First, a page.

A diagnosis of bone marrow disease at 17 did not stop volleyball player Agata Mroz from helping Poland's national women's team win two European gold medals since 2003.
"With a gold medal around my neck," she once said, "I thought I had conquered this illness. I expected God to smile on me for good."
But the benevolence proved fleeting. The disease returned and she died just two months after giving birth to a daughter, a pregnancy she said made her feel lucky all over again.
At a funeral Monday in the Roman Catholic church where she married Jacek Olszewski exactly one year before, the 26-year-old athlete was remembered for her heroism in sports and the grace with which she bore the disease.
Her husband and other family members were joined by young athletes in sports jerseys and weeping townspeople who gathered to honor Mroz, who was considered one of Poland's best volleyball players.
"She passed into a different world, to a different team, to the main trainer," Bishop Marian Florczyk said. "Her book of life has closed."
Before the funeral Mass, Olszewski pushed a stroller with the couple's sleeping daughter to the front of the church, placed an orange rose next to a metallic urn holding Mroz's ashes, then took his seat in a front pew. Only at the moment when a priest blessed her mother's ashes did the child cry. Olszewski then took her in his arms and kissed her softly on the forehead.
But the widower's emotions veered to anger. Last Wednesday _ the day Mroz died of an infection following a marrow transplant _ President Lech Kaczynski announced she would be given the Cross of the Order of Poland's Rebirth, one of the country's highest honors, for her athletic achievements.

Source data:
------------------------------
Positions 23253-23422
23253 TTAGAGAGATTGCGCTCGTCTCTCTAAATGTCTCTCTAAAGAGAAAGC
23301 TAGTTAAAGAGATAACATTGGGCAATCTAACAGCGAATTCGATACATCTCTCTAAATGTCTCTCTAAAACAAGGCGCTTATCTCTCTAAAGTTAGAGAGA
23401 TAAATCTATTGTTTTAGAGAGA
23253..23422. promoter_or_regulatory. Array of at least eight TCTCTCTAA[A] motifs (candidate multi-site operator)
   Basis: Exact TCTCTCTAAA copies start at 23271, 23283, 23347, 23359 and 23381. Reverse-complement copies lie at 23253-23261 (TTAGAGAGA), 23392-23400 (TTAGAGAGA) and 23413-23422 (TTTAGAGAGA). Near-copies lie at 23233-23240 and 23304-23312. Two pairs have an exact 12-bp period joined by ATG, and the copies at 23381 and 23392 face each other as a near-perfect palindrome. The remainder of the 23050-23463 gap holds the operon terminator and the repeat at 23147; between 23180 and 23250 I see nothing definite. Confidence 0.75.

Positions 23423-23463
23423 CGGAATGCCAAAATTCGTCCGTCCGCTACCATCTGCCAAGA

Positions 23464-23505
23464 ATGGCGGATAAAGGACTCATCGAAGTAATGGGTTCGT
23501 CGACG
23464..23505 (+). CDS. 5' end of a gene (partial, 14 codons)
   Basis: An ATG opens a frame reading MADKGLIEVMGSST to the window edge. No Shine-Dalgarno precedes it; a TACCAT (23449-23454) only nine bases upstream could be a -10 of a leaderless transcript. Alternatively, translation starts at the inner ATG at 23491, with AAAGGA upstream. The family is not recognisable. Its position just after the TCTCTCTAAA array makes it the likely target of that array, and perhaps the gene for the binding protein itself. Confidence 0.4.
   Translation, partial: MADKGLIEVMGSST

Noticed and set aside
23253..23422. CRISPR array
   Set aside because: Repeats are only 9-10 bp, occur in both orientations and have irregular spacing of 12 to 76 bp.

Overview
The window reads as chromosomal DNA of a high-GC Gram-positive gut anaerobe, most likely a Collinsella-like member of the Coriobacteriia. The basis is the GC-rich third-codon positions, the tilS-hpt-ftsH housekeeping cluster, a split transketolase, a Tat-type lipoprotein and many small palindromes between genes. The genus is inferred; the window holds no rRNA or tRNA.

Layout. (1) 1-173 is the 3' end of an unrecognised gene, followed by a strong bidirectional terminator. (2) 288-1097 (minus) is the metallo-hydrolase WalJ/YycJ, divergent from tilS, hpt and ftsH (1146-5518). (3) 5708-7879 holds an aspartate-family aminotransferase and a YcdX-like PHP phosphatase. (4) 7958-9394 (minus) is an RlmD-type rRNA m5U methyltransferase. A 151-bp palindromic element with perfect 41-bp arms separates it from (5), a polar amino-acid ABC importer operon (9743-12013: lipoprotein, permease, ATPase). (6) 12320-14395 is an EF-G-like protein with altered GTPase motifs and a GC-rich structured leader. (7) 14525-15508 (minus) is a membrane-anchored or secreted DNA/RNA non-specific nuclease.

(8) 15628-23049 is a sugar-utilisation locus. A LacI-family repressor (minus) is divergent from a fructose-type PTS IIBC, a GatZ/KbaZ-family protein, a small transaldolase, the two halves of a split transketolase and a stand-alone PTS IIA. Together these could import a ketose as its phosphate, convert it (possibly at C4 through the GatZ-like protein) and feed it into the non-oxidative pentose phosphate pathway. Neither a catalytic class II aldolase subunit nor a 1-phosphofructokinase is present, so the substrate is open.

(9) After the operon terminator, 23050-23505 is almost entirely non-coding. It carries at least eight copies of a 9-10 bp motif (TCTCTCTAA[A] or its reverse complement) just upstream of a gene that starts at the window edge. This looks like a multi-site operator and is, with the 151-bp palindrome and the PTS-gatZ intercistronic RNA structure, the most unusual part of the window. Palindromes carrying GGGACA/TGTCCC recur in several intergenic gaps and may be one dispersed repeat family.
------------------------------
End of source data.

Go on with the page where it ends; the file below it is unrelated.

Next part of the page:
A presidential envoy tried to present it to Olszewski during the Mass, but he refused it. He scolded state authorities for trying to glorify Mroz now _ further sensationalizing a death that had already received much media attention.
"She shouldn't be used in this way," he told the packed congregation.
He then, to applause, kissed the golden wedding ring on his right hand and took his seat again.
Mroz was diagnosed at 17 with myelodysplastic syndrome, and was able to compete off-and-on over the years. She helped push the national team to victory in the European volleyball championships in 2003 and 2005. The team coach, Andrzej Niemczyk, described her in 2003 as "the wall of China _ in the middle of the net and not to be defeated."
She quit competing last year and married Olszewski on June 9. By that time, however, she was too ill for a honeymoon. Her recent life was marked by blood transfusions; her fans donated 3,170 pints of blood hoping to save her life.
Although doctors had cautioned Mroz against having children because of her health, she said she never regretted the decision.
"The news about the child made me feel lucky once again," she said in an interview with the newspaper Dziennik in February. "I felt happy that I would feel what it is to be a mother. And that I would give my husband something good of myself."
Due to fears of infection, doctors would not let Mroz hold her baby _ she was only allowed to touch her palms briefly before being moved to another hospital for a bone marrow transplant.
During the Mass, Olszewski knelt in prayer, his hands clasped around the baby stroller and his glance moving between his daughter, Liliana, and a larger-than-life portrait of his wife at the height of health, her long hair framing the high cheekbones and full lips.
At the graveside in Tarnow, Olszewski vowed to raise a daughter that would make her proud.
"I have to tell you, Agata, I will raise her to be a wonderful girl."
Associated Press writer Zuzia Danielski contributed to this report.